• Know your typical errors; have a system for gaining control over stigmatizing errors; improve your sentence construction skills

Engagement – 45% of Final Grade

100,000 points | Points build up from 0 and accumulate throughout the semester

Daily Engagement – 72,000 points

Earn up to 2,700 points per class by

  • Completing all of your homework – up to 760 points per class over best 25 classes
  • Caring about the quality of your homework – up to 1000 points per class over best 25 classes
  • Participating actively in class – up to 1000 points per class over 28 classes

Effective Learner Behaviors – 28,000 points

Earn up to 2,000 points per week by 

  • Maintaining and improving your ePortfolio
  • Getting help outside of class
  • Being an effective and responsive communicator
  • Planning ahead and taking initiative
  • Displaying success habits
  • Transferring your learning to other classes

Final Course Grade Formula


Final Grade Range

  • A = 93-100
  • A- = 90-92.9
  • B+ = 87-89.9
  • B = 83-86.9
  • B- = 80-82.9
  • C+ = 77-79.9
  • C = 73-76.9
  • C- = 70-72.9
  • D = 60-69.9
  • F = <60
  • I = Nearly all work completed; fewer than 4 absences
  • WP = Withdrawal while passing after first two-thirds of the term
  • WF = Withdrawal while failing after first two-thirds of the term
  • W = Withdrawal during first third of the term 

Academic Integrity (Including Plagiarism) Statement

This course is an important introduction to college-level reading and writing. As an emerging college-level writer, you will develop your ability to read responsibly and critically, to work with texts appropriately, and to write in ways that are valued and respected within the community. We will conduct ourselves with integrity by doing our own work, by acting as responsible peers in (and out of) class, and by working with sources in ways appropriate to the academic community of which we are a part. It is understood that we are learning to work within the norms of our community, and so we will work on these matters.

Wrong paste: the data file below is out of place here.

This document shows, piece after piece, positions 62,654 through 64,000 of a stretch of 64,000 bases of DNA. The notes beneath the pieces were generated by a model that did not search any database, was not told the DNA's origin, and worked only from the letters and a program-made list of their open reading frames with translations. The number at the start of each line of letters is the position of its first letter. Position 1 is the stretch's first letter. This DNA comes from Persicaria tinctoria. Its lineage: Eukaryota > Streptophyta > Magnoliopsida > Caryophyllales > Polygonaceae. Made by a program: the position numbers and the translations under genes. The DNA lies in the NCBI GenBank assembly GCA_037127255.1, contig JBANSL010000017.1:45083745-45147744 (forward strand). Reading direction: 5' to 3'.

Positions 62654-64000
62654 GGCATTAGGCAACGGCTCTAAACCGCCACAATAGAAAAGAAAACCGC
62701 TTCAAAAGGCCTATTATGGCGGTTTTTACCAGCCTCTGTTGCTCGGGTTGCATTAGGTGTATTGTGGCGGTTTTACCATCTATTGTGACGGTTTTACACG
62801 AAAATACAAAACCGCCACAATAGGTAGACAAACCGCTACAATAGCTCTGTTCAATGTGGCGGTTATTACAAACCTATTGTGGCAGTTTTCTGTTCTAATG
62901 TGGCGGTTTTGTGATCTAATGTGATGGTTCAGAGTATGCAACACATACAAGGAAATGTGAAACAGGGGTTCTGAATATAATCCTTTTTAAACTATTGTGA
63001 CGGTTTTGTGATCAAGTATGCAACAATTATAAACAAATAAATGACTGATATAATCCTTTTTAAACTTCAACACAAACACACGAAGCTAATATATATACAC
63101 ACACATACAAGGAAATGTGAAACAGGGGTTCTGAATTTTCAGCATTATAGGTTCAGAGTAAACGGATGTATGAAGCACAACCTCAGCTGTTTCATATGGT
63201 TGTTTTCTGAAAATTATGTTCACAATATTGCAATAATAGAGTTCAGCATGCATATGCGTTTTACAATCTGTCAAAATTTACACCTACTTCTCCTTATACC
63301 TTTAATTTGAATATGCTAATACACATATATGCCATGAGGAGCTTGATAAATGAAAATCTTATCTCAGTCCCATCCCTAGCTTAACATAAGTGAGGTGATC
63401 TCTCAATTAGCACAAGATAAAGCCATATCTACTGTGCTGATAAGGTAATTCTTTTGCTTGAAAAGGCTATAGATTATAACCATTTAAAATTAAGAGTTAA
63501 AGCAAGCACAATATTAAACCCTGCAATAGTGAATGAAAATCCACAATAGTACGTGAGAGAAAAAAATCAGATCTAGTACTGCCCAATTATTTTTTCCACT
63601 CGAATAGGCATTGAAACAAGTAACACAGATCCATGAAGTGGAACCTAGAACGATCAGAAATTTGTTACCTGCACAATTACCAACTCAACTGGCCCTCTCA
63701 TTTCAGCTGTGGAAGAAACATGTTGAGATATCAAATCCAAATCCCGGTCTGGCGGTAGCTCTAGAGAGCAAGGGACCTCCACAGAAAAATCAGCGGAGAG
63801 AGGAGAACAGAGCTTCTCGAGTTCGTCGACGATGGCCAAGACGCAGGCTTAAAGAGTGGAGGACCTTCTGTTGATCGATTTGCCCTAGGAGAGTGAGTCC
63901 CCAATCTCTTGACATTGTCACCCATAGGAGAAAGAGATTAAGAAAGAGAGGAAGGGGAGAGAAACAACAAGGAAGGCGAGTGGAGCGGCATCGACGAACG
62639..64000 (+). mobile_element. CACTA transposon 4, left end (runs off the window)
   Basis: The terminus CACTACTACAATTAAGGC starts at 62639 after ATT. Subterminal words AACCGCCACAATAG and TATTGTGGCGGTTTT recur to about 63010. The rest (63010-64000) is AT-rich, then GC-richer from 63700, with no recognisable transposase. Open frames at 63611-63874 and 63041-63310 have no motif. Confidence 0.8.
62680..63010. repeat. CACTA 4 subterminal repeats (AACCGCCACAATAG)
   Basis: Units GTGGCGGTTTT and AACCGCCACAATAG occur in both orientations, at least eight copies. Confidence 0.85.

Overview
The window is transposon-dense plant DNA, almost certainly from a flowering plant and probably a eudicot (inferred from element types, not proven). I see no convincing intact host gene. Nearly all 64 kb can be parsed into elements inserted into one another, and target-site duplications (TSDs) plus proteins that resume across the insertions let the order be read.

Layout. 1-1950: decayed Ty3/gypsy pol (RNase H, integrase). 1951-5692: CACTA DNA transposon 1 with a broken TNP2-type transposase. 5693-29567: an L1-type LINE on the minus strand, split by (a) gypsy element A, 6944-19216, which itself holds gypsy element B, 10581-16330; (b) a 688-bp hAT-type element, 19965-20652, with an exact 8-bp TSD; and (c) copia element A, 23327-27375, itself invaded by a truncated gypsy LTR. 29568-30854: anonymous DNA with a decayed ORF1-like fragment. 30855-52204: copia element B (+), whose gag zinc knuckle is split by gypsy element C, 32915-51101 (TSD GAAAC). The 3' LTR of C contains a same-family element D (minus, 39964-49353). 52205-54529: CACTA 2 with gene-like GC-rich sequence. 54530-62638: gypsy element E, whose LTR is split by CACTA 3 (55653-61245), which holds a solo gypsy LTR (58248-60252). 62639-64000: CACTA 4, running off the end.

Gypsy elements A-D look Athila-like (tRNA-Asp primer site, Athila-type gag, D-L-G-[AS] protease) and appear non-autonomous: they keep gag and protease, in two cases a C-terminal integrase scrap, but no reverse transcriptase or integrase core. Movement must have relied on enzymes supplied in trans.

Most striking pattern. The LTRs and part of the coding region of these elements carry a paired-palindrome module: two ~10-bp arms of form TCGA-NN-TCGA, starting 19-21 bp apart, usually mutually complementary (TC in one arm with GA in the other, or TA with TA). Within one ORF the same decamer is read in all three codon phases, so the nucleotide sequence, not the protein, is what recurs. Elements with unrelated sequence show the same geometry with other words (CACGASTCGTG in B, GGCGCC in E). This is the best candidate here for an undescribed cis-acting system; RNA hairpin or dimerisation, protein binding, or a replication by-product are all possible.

Students enrolled in English 110, 122 or 123 are strongly encouraged to take a few minutes to complete the nationally recognized Academic Integrity 101 Self Test (http://www.une.edu/studentlife/plagiarism/self-test) to familiarize themselves with the issue.

UNE has a clear policy on academic integrity and a multi-step procedure for addressing cases of suspected academic dishonesty. Both the policy and the procedure are distributed as a two-page handout at the beginning of the term. They are also available on the UNE website under the Academic Integrity Policy (Student Handbook, p. 47) and the Procedure for Reporting Alleged Academic Dishonesty.

In our class, the policy applies to all of our work, from homework to formal papers. The policy does not inhibit robust collaboration.

Midterm Academic Progress Reports

The University of New England is committed to the academic success of its students.  At the midterm of each semester, instructors will report the performance of each student as SATISFACTORY (S) or UNSATISFACTORY (U).  Instructors will announce when these midterm academic progress reports will be available for viewing via U-online.  This early alert system gives all students important information about progress in their courses. Students who receive an UNSATISFACTORY midterm report should take immediate action by speaking with their instructor to discuss suggestions for improvement such as utilizing the services of academic advising, the Student Academic Success Center, Counseling Services, and Residential Education.

Student Academic Success Center

The Student Academic Success Center offers a range of free services to support your academic achievement, including tutoring, writing support, test-prep and studying strategies, learning style consultations, and many online resources. To make an appointment for tutoring, writing support, or a learning specialist consultation, go to une.tutortrac.com or visit the SASC. To access our online resources, including links, guides, and video tutorials, visit https://sites.google.com/a/une.edu/student-academic-success-center.

Students with Disabilities

The University of New England will make reasonable accommodations for students with documented disabilities. Any student eligible for and needing academic adjustments or accommodations because of a disability is requested to speak with the professor at the beginning of the semester. Registration with Student Access Services, located across from the Alfond Health Center on the Biddeford Campus and the Lower Level of Ginn Hall (ext. 4418) on the Portland Campus, is required before accommodation requests can be granted.

Leave a Reply

Your email address will not be published. Required fields are marked *

This site uses Akismet to reduce spam. Learn how your comment data is processed.